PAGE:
Wisconsin Republicans Should Reject Special Session on Medicaid Expansion


The Republican-controlled state legislature is expected to take no action on Tuesday during a special session called by Gov. Tony Evers to expand Medicaid in Wisconsin and accept $ 1 billion in additional federal funds.

Evers called the special session last week and proposed a bill that would add Wisconsin to a list of 38 other states and Washington, DC, which have expanded Medicaid since 2014, when it was first proposed in under the Affordable Care Act. The expansion would extend Medicaid health benefits to an additional 91,000 people in Wisconsin by raising the income cap from 100% of the federal poverty level, which is $ 26,500 for a family of four, to 138%, or $ 36,570.

The billion dollars is an additional incentive from the federal government for states that have yet to expand. Evers proposed a multitude of ways to spend that money, including $ 200 million for broadband internet expansion, $ 100 million for lead pipe replacement, $ 100 million for bridge and road projects projects and funding for more than a dozen local construction projects across the state.

Republicans in Wisconsin have opposed the expansion for years, calling it an unnecessary increase in welfare and arguing that it could lead to additional costs in Wisconsin in the future, if federal support were to wane. . At least one state, New York, has struggled to keep up with rising costs since accepting the expansion.

“Anyone who wants insurance in our state has access and options,” Assembly Speaker Robin Vos, R-Rochester, and Senate Majority Leader Devin LeMahieu, R-Oostburg, said last week in a prepared press release. “Our unique solution in Wisconsin is working and we will not be moving tens of thousands of people from private insurance to a government-run system.”

Republicans say there are many options for affordable health insurance in the private market. GOP leaders on the Legislative Assembly Budget Committee recently rejected the governor’s plan to include the expansion in the next two-year state budget, just as they did two years ago.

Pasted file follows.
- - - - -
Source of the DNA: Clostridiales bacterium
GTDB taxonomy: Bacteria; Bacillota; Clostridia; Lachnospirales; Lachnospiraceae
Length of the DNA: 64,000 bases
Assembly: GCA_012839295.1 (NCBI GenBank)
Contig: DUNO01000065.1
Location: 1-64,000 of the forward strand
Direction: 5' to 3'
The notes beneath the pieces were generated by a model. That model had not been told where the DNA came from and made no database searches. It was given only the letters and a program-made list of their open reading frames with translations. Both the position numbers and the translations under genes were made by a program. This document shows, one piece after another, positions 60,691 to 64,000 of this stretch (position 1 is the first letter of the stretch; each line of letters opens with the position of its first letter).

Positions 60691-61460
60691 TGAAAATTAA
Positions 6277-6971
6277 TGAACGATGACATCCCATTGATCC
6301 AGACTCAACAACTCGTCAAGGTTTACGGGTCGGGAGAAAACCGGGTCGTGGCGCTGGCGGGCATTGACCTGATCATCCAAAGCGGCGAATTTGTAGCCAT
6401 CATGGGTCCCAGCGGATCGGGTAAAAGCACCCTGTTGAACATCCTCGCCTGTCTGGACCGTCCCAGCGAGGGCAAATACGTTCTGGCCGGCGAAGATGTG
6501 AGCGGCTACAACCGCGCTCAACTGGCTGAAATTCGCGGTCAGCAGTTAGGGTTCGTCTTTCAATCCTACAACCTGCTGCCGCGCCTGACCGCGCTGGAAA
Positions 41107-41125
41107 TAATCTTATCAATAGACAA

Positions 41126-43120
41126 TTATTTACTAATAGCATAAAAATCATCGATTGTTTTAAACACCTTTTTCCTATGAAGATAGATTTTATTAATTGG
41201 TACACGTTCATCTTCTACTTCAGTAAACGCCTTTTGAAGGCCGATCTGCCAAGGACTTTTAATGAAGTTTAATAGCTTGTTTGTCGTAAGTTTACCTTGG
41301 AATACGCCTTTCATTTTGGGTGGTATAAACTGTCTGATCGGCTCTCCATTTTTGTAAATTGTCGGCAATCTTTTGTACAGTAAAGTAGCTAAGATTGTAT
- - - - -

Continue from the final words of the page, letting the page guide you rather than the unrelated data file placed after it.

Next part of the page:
However, Evers has vowed to continue pushing for expansion, even in the face of almost certain legislative defeat.

“Even if they come in and out of the hammer (the special session), we will continue to advocate for it,” the governor said at an event in Reedsburg on Monday. “A billion dollars is a lot of money. It’s a lot of money for the state of Wisconsin.”

In Reedsburg, the governor highlighted one of his projects proposed for federal incentive funding: $ 220,000 to renovate part of a historic school building into a community center.

At the event, city administrator Tim Becker called the project “very necessary”.

However, GOP lawmakers who represent the region, Sen. Howard Marklein, R-Spring Green, and Representative Tony Kurtz, R-Wonewoc, called the governor’s event dishonest. They said they were not invited to the press conference and argued Reedsburg officials never asked for state money for the project.

Our communities deserve better than to be used as pawns in some insincere political ploy, “Marklein and Kurtz said in a prepared statement.” We are disappointed that the governor gave up a false flag at this press conference today in an attempt to score political points. We know our citizens are too smart to fall for this charade. “

A number of health care groups across the state have lobbied to accept the expansion of Medicaid in recent years. On Monday, the Committee for the Protection of Healthcare, a national advocacy group, held a press conference highlighting the support of some Wisconsin doctors for the change.

“Many of our friends, family and neighbors fall through the cracks and find themselves without adequate coverage through their own fault,” said Dr. Madelaine Tully, Milwaukee County family physician. “As a doctor, I have seen what happens when people find themselves without coverage.”

Tully and colleagues argued that expanding Medicaid would save taxpayers money by providing more preventive care to those in need, thereby avoiding more expensive care that often has to be absorbed by providers. if the invoices remain unpaid.

“Wisconsin has a golden opportunity right now,” said Dr. Brian Ewert, a nephrologist at Marshfield. “We have already wasted billions in savings.”


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